MSU Denver celebrates Toyota Family Learning graduates

The first 60 participants in Metropolitan State University of Denver (MSU Denver)’s Toyota Family Learning program celebrated their joint accomplishments in the classroom, home and community during a ceremony on December 8 at St. Cajetan’s on the MSU campus.

“The Toyota Family Learning program showed me how to spend quality time with my children,” said graduate Concepcion Uriostegi, who participated in the program along with her daughters. “We now read together more often, talk more about what is happening at school, and do community service together.  Those experiences are so valuable and are helping me pursue my dreams with my girls.”

IMG_1114The Denver graduates all have Hispanic backgrounds and are English learners. Their Family Service Learning projects have focused on exercise and nutrition. They volunteered at a local urban gardening facility, The GrowHaus, to learn about growing food locally, as well as nutrition, cooking and other skills that drive healthy communities. They also volunteered at three local races, executing tasks such as race setup, registration, handing out water, cheering on runners, cleanup and medals disbursement.

“Toyota Family Learning strengthens the family bond and enables parents and children to focus on learning and service activities,” said Sharon Darling, president and founder of NCFL. “Families learn they can make a difference in their own lives, as well as in their community.”

Graduation requirements of Toyota Family Learning include:

  •  Regular attendance in Parent Time and Parent and Child Together (PACT®) Time: Participants engaged in guided learning with a focus on leadership.  During PACT Time, families learned together while engaging in activities including mentoring and service learning, using technology together, reading together and taking family trips.
  • Family Service Learning activities: Reflecting Toyota Family Learning’s guiding philosophy, which is rooted in community, families participated in at least three service projects. [learn more about Family Service Learning]
  • Family-to-family mentoring: Building community networks is integral to maintaining learning success post-graduation, and the mentoring element teaches families how to share learnings among one another during the program and beyond.

IMG_1115Because of their participation in Toyota Family Learning, Coralia Rodriguez and Juan Reyes have improved their English skills, feel more confident in better supporting their children’s education, and have begun volunteering weekly at their children’s school. With a better grasp on English, they are able to help with homework, better communicate with their children’s teachers, and be better advocates for their daughters. They’re also engaging in regular community service with their 3- and 6-year-old daughters by assisting an elderly neighbor with his garden and helping prepare and sell food for fundraisers in their community.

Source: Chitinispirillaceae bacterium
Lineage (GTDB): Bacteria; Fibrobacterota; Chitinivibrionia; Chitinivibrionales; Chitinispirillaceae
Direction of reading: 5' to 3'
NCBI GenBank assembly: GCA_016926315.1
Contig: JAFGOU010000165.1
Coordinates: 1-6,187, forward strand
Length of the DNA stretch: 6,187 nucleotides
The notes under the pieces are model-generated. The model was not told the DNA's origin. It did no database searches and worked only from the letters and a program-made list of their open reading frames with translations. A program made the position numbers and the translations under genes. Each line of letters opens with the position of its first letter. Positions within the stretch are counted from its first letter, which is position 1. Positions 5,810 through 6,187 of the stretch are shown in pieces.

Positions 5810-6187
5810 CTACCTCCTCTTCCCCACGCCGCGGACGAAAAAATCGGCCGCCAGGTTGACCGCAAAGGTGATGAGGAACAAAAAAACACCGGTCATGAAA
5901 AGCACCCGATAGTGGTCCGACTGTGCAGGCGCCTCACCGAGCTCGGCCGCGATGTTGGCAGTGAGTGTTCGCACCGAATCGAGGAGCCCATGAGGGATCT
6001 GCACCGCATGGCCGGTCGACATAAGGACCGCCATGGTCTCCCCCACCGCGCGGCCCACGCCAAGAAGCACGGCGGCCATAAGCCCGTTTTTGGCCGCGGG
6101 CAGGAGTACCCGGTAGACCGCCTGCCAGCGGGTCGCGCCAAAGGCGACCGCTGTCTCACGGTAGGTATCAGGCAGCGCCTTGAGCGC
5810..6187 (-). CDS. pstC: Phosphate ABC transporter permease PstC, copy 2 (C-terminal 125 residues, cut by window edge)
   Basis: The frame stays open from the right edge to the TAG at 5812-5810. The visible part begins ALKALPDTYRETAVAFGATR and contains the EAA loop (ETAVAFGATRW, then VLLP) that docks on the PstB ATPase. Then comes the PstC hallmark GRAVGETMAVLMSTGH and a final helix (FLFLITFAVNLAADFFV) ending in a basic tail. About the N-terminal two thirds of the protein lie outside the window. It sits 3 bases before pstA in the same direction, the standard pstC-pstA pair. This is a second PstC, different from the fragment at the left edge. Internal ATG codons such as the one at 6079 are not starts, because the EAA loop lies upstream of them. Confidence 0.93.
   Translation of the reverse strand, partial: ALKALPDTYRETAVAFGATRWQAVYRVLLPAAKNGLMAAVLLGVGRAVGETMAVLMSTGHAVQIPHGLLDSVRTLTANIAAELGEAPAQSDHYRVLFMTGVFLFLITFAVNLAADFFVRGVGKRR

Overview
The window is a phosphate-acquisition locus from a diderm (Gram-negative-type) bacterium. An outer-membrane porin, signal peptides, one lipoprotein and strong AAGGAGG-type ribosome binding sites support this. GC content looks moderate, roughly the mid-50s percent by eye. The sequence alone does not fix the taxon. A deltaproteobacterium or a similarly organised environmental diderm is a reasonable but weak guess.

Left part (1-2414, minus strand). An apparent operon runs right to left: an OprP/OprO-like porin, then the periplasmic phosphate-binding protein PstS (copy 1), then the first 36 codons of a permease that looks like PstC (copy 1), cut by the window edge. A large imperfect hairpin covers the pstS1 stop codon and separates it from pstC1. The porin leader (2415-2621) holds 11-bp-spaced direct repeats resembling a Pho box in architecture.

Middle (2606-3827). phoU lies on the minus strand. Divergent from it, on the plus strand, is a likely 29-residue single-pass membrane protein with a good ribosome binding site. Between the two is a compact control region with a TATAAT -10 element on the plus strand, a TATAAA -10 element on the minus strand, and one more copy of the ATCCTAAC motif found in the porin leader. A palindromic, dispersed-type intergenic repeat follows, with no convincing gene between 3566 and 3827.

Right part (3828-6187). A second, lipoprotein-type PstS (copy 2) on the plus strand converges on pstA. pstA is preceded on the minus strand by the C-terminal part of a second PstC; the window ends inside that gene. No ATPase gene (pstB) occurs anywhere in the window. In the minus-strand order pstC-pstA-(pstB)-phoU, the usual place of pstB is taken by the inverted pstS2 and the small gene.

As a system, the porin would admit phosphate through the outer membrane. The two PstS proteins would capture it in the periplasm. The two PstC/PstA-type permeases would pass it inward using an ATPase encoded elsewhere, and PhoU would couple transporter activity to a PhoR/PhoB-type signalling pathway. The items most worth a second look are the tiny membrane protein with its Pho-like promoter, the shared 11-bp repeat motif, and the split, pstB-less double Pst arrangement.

“Support from Toyota Family Learning helps MSU Denver advance our mission of providing access to education,” said Stephen Jordan, president of MSU Denver. “We are grateful for this opportunity and look forward to creating a transformational experience for Toyota Family Learning families and the larger Denver

During the 2014-15 program year parents and children in the 10 partner cities spent nearly 17,500 hours learning together; 1,600 of those hours were spent doing 67 Family Service Learning projects.

IMG_1113“At Toyota, we want to be a good neighbor in our communities, a partner to help secure the foundation for a bright future,” said Michael Rouse, vice president, diversity, philanthropy and community affairs, Toyota.

“We are proud to be part of this innovative program that gives parents and children the skills and resources needed to be successful.”

 MSU Denver launched Toyota Family Learning with a grant awarded by NCFL and Toyota for innovation in engaging families in learning together. The three-year, $175,000 grant is a part of the initiative’s pioneering movement to bridge the gap between the classroom, lifelong learning, and college and career readiness. The intergenerational program – geared toward vulnerable and low income families – focuses on parents and children learning alongside each other and from other families … as well as by serving their communities through instruction, Family Service Learning projects, mentoring and technology use.